Additionally, crediting of fruit or vegetable is determined on a volume as served basis. The Food Buying Guide for Child Nutrition Programs currently has yield information for pureed blackberries, figs, guava, papaya, plums, and raspberries; the Food and Nutrition Service (FNS) is currently adding more fruit and vegetable purees for the next update of the Food Buying Guide for School Meal Programs. Currently, for other fruits or vegetables, program operators should determine crediting based on the volume AFTER pureeing. For example, program operators may determine the volume of blueberry puree obtained from one cup of whole blueberries by separately pureeing the blueberries and recording the resulting amount of puree. For crediting of commercially prepared smoothies, see question 9.

Pureed fruits and vegetables count as juice when offered in a smoothie; otherwise, pureed fruits and vegetables can be credited as fruit or vegetable when offered as a food, such as applesauce or in soup.

*7. When smoothies are offered during a meal, do additional fruits, vegetables and /or milk need to be offered?

When smoothies are offered on the serving line in the school meal programs, the fluid milk component must also be offered on the serving line in the required quantity to meet the meal requirements. This is necessary in order to meet the requirement to offer a variety of milk options for the school meal programs.

When smoothies are offered as part of any CNP meal, additional fruit, vegetable, meat/meat alternate and/or milk must be offered if the amount served in the smoothie does not fulfill the minimum serving sizes needed to meet the meal pattern requirements.

FNS strongly encourages program operators to offer additional fruit and vegetable options for children. This promotes variety and may assist in increasing offerings for Offer Versus Serve purposes. It would also allow a child that does not take a smoothie the option to select a fruit and/or vegetable.

*8. How do I identify the food components in the smoothie to students?

Consistent with the nutrition standards for school meals regulations, SFAs must identify the food components offered to students and smoothies are subject to this same requirement. Schools serving smoothies should inform students about the components by using signs that list the components of the smoothie, for example, fruit or vegetable and milk smoothie, fruit and vegetable smoothie, or fruit and yogurt smoothie on the serving line. SFAs should consult with State agencies if they have any questions regarding methods of identification that are appropriate and sufficient.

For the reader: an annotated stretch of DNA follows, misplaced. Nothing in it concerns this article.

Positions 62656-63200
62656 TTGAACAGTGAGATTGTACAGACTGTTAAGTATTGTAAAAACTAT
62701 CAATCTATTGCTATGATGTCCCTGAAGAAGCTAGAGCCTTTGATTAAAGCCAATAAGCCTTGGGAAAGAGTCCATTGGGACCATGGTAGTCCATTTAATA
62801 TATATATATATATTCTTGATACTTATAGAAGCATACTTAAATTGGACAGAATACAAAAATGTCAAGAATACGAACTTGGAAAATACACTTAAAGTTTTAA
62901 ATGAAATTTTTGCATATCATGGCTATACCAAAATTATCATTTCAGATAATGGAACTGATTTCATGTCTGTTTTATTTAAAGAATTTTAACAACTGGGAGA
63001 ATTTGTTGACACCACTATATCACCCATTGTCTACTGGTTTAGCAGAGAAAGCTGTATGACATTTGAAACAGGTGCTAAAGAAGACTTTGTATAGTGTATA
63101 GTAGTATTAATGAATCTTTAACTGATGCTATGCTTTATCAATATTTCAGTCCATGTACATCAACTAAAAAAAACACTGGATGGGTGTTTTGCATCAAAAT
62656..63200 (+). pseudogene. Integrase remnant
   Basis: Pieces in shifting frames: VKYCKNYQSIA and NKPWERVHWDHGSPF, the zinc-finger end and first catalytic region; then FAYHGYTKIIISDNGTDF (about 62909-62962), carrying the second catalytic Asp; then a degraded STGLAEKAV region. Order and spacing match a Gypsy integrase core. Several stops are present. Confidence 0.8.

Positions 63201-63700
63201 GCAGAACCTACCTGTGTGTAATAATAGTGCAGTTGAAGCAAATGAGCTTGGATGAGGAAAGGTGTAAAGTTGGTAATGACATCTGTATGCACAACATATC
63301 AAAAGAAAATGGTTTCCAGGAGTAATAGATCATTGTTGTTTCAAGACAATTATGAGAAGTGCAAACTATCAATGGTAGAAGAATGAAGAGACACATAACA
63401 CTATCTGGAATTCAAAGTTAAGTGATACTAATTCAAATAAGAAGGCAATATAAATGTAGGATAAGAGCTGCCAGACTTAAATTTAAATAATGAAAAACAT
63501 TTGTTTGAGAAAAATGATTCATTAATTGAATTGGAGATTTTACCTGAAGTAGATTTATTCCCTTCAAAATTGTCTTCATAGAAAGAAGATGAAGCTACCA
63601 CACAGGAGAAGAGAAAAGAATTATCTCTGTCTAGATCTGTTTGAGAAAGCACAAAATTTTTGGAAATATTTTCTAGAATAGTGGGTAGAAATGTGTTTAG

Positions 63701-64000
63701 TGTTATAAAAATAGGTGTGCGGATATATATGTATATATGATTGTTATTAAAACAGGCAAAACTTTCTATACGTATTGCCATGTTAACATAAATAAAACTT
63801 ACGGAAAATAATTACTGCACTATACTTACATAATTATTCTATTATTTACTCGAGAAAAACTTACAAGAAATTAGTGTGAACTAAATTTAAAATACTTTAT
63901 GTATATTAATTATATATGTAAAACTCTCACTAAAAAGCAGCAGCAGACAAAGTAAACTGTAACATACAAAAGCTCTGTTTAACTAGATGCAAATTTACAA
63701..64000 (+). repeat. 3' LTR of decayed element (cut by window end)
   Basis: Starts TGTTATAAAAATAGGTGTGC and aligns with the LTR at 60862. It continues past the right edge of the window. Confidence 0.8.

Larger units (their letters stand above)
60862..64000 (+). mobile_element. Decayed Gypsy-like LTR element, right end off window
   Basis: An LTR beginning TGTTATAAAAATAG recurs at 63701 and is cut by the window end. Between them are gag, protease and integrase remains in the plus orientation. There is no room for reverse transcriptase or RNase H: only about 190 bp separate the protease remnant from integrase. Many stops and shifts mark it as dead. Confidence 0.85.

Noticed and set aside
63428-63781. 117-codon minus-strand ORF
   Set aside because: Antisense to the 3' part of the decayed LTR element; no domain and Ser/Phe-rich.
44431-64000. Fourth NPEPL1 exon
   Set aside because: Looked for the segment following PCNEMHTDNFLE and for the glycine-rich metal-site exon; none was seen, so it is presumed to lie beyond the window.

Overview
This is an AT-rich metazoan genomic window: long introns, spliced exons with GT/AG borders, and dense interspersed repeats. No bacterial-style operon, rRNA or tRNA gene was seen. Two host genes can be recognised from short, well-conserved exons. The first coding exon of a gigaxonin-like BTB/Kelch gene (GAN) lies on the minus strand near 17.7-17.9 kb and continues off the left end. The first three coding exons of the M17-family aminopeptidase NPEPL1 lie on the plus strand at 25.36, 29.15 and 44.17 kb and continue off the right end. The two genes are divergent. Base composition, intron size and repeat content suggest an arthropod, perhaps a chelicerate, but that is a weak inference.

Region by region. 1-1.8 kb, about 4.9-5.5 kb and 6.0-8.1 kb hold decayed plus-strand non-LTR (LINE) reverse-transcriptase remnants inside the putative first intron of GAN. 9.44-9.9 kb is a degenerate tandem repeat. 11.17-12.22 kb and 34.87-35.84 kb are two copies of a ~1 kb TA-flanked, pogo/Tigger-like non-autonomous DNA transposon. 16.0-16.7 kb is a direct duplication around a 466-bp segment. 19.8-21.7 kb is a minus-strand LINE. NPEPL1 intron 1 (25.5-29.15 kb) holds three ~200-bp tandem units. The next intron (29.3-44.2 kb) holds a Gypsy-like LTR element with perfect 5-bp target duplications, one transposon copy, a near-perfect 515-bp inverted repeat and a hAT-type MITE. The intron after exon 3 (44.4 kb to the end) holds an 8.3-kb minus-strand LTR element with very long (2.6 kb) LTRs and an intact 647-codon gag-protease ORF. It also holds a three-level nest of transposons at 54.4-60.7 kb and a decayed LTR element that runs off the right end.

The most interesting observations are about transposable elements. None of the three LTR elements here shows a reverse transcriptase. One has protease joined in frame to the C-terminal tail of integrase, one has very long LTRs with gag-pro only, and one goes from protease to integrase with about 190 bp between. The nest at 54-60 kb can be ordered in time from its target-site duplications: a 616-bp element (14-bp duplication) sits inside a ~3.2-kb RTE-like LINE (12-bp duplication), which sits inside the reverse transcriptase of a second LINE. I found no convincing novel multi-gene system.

*9. How do commercially prepared smoothies credit toward meal pattern requirements?

Commercially prepared smoothies may only credit toward the fruit or vegetable components. Prepackaged smoothies do not comply with the Food and Drug Administration (FDA) standard of identity for “milk” or “yogurt” and do not meet the CNP requirements for “fluid milk” or “yogurt.” When these products contain “milk” and/or “yogurt,” they may be labeled as “dairy beverage” or “dairy drink.” Therefore, milk or yogurt in a commercially prepared smoothie does not contribute toward federal meal requirements.

Prepackaged smoothies do not have a Federal standard of identity, which means that product formulation and labeling can vary widely. Some frozen fruit products may be labeled as “fruit smoothie” even though they may actually meet the Federal standard of identity for Frozen Desserts that do not qualify for contributing to the reimbursable meal as fruit. Fruit or vegetable purees made into a slush-type product may or may not have “smoothie” in the product name. Program operators should purchase products that have a label which includes a statement regarding the “percent juice content” required by the FDA for beverages made with fruit and/or vegetable juice or puree. For example, an 8.0 fluid ounce smoothie made from fruit puree with the juice content labeled as “contains 50% juice” would credit as 4.0 fluid ounces or ½ cup of juice. The volume of pureed fruit included in the commercially prepared smoothie may be counted as juice toward the daily and weekly fruit requirement. Smoothies with less than 100% juice content are the only instance when less than 100% juice may be offered for meeting federal meal requirements. When considering the use of commercially prepared smoothies, SFAs need to be aware of how non-fruit or vegetable ingredients may impact calories and saturated fat, particularly in light of the non-contributing ingredients in these products. As with any menu item, the entire recipe will impact the dietary specifications for calories, saturated fat, sodium, and trans-fat within the weekly menu.